Democracy Is Drowning in the Maldives
The islands' first democratically elected president is planning a return - but home may not be welcoming.
COLOMBO, Sri Lanka — When Mohamed Nasheed was a political prisoner, his captors either deprived him of food and water or fed him glass. But last month, at a country club here in the Sri Lankan capital of Colombo, the first democratically elected president of the Maldives, who has been out of office since 2012, was all smiles over mid-morning tea.
“I will contest the party’s primaries,” Nasheed told Foreign Policy, not long after meeting with leaders of his Maldivian Democratic Party to discuss next year’s presidential elections.
For Nasheed, the decision to once again run for office has guaranteed a game-changing year not only for his own political career but also for the future of democracy in the South Asian island country of about 400,000 people, which has become paralyzed under the administration of the current president, Abdulla Yameen.
In 2012, after more than three years governing the Maldives, Nasheed was forced to resign from office in what his supporters described as a coup orchestrated by members of the opposition party in parliament loyal to another former president, Maumoon Abdul Gayoom, who is the half-brother of Yameen. At issue was Nasheed’s arrest of the chief judge of the country’s criminal court, who he believed was acting favorably toward Gayoom. Following weeks of protests in the capital of Male, police officers eventually refused to obey orders to break up the crowds, and calls for Nasheed to step down intensified.
In the power vacuum that followed, Yameen rose to power the next year, and in 2015 Nasheed was sentenced to 13 years in prison on terrorism charges related to the judge’s detention. Last May, he was granted political refugee status in Britain after exiting the Maldives under medical leave negotiated by his lawyers.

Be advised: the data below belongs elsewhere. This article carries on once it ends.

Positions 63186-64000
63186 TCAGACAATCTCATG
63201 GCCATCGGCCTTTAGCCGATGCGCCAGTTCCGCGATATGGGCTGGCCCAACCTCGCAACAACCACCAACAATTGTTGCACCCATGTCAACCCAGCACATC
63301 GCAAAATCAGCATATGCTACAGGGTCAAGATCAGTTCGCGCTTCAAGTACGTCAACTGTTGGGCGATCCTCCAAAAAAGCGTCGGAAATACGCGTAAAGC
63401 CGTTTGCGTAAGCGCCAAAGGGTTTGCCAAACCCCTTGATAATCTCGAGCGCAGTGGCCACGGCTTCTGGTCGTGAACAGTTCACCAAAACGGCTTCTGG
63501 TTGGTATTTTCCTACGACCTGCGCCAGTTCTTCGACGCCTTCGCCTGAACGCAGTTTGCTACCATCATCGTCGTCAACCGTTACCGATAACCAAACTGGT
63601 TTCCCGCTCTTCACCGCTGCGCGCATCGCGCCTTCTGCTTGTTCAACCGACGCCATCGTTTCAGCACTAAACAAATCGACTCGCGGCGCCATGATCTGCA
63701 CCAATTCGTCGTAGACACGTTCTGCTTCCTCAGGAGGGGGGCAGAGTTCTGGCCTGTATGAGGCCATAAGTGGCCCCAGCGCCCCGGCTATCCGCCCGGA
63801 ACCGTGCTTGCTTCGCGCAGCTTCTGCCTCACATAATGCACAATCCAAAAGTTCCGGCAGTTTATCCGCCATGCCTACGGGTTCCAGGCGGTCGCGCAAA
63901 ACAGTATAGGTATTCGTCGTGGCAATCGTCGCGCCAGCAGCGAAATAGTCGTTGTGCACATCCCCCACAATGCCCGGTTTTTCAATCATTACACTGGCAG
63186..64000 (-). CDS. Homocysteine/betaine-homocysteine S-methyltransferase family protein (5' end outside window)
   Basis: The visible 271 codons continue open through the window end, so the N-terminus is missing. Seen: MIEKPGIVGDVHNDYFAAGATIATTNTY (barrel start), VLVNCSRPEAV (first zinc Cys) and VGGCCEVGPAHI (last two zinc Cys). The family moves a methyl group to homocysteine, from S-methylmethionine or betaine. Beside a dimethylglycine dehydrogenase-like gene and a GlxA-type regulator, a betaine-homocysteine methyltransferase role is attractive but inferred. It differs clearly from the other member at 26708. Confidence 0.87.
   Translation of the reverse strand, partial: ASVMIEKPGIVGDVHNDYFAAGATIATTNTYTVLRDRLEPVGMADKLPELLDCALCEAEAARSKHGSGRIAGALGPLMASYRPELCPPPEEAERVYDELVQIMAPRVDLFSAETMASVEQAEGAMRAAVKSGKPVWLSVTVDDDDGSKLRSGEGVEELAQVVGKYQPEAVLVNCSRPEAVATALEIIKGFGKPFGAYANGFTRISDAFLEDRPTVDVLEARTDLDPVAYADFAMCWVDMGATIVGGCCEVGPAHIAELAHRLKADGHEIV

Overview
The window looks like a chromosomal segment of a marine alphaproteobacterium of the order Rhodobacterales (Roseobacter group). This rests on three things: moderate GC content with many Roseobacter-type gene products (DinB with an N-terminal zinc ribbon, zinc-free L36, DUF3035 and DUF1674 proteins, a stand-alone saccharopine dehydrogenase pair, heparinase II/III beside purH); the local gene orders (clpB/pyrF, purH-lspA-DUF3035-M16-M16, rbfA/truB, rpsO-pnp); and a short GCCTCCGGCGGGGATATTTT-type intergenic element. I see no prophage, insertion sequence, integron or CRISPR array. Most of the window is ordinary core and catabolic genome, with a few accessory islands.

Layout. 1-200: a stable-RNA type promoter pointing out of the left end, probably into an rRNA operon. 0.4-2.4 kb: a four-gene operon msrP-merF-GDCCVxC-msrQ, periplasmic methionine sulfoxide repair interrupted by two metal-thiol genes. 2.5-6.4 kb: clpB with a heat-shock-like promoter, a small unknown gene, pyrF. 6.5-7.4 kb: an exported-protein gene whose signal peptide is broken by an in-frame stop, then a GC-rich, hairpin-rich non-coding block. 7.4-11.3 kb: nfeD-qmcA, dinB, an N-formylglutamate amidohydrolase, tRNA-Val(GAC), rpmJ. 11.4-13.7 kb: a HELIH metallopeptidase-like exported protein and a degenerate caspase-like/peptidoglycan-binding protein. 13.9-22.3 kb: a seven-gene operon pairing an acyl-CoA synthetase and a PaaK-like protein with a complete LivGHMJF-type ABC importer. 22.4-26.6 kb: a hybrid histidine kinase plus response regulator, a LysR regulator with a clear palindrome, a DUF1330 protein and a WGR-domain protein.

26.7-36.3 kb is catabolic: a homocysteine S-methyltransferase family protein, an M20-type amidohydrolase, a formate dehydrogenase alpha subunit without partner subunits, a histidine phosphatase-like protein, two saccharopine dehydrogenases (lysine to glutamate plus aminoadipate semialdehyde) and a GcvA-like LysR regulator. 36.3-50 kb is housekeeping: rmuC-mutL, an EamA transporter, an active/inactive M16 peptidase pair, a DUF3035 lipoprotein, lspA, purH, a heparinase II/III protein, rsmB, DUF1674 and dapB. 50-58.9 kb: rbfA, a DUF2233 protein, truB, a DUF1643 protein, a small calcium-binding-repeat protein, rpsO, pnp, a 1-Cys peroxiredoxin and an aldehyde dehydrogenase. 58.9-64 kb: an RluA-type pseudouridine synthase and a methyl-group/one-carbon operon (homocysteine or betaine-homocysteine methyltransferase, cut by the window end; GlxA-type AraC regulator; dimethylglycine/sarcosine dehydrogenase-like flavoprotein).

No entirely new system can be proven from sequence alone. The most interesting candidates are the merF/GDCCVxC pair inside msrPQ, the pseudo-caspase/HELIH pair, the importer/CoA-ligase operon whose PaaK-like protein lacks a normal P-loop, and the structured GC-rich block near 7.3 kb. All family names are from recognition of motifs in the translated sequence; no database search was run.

Among the charges leveled against Yameen are allegations that his administration has underplayed the threat of Islamic extremism in the country and curtailed freedom of expression and assembly, both enshrined in the Maldivian Constitution, through a series of repressive measures, including the passage of a bill criminalizing defamation.
Also at play is the fallout from the release, last September, of a documentary produced by Al Jazeera featuring intercepted WhatsApp messages appearing to show involvement by the Maldivian government in a $1.5 billion money-laundering scheme. Maldivian participants have since left the country in fear for their safety, and foreign journalists have been largely barred from receiving press credentials to investigate the matter any further.
An archipelago in the Indian Ocean, the Maldives was, for much of its history, a sultanate. In 1953, after a period as a British protectorate, the Maldives temporarily abolished the sultanate under the leadership of the country’s first president, Mohamed Amin Didi, who paved the way for advancements in access to education and women’s rights. But these transitional years were not always peaceful. Following the “election” of President Maumoon Abdul Gayoom, the sole candidate, in 1978, the country spent three decades under dictatorship, with political dissenters subjugated to torture a short distance away from well-heeled tourists lounging at high-end resorts.
In 2008, with enormous international support, the country’s first multiparty parliamentary elections were held. Nasheed, a historian and journalist who had already spent years in jail for speaking out against Gayoom, was sworn in at the end of the year.
During his time leading the Maldives, Nasheed liberalized the tourism industry by allowing locals to open their own small-scale guesthouses catering to budget-conscious travelers, and climate change awareness programs were expanded. In 2009, Nasheed hosted a legendary underwater cabinet meeting signing a declaration calling for global cuts to carbon emissions.